By Neto Baptiste
Boxing coach at the Uprising Boxing Gym, Anthony Severin, has renewed calls for support from both a financial and administrative perspective as the sport continues to struggle under the rule of a near dormant executive.
Speaking on the Good morning Jojo Sports Show, Severin, who operates what is now the lone boxing gym on island, said it has been an uphill battle as he and others try to ready the young boxers for any opportunities that may arise.
“We are still on the journey of making the next world champion come from Antigua, so we are just working hard and doing the best we can. We need more support, there are no programmes, there is nothing set up to say that we can have something for future development. We have seen a lot of youngsters come and go because they haven’t gotten the opportunity and I am talking about raw talent, but it is not harvested or developed for the next level. Even if they do develop like the guys we have, they are not going to the next level like the event in Ecuador right now, but these guys there can compete with any of those guys from there,” he said.
Boxing in Antigua and Barbuda has nosedived significantly over the past 15 years with the national association basically inactive outside of its attendance of local and regional meetings. There has been no national championships in over 10 years while most gyms have closed due to dwindling interest amongst the young athletes.
Severin said it has been a difficult task keeping his guys motivated.
“First of all, it’s the passion because a lot of people or youngsters who gravitate to boxing, it’s because they have the passion for it. It can’t be because you are just doing it as it is not all fun because you get hit, you get knocked down sometimes and you have to get up, brush yourself off and go again, so you must have that passion. In my case, with the passion I have for boxing, the door is always open for them because I’d reach out to them and try to motivate them and tell them they should not give up,” the coach said.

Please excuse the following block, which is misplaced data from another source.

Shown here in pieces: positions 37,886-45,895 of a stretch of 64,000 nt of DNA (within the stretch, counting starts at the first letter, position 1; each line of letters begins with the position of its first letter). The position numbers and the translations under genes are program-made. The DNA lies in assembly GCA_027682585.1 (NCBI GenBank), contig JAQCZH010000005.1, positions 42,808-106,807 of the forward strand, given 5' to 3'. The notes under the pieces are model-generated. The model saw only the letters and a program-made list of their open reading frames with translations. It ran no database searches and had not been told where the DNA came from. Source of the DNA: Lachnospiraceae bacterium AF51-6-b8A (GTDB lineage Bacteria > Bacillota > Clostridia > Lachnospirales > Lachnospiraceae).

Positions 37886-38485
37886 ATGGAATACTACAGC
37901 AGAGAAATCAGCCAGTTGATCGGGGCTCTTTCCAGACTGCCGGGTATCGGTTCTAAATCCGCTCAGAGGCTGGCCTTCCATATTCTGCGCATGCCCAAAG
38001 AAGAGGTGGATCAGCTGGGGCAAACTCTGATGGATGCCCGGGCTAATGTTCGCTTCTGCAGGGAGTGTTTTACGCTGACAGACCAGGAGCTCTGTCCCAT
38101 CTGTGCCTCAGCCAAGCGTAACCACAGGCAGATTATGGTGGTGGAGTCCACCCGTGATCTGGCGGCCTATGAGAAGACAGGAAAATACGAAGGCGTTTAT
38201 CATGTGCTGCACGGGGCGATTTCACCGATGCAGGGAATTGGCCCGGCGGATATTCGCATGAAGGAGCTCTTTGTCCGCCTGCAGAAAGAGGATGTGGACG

UK-based boxer Alston Ryan, who represented Antigua and Barbuda at the 2020 Olympic Games in Tokyo, Japan, is the country’s only fighter making waves outside of Antigua.
Ryan won bronze at the 2019 Pan American Games in Lima, Peru, to become first boxer to win a medal at a major games while representing Antigua and Barbuda.
Severin agreed that opportunities similar to the one afforded to Ryan could help the young fighters but believes the association must also provide opportunity for growth here in Antigua.
“I am tired of seeing everybody just sending all of the talent away and I can’t understand what is so hard for us to develop ourselves here. Where it is right now, we don’t want the youngsters to not get the opportunity, so sending Alston away was the best thing for him. Taking into consideration the way it is in Antigua with boxing and not having a proper association, sending the guys away to the different islands to get the experience [is the best option to] take them to the next level. I think what’s going on with Alston is the best thing that could have happened to him, but we still need to develop our sport here,” he said.
The Antigua and Barbuda Boxing Association and some gyms which had been long-time members of the body, have been at loggerheads for some years now. The animosity stems from the fact that there has been no local boxing programme for quite some time, while the association has not had an election in over 10 years.
Meanwhile, a number of influential bodies like the National Olympic Committee (NOC) and the Ministry of Sports have taken a hands-off approach in dealing with the issue.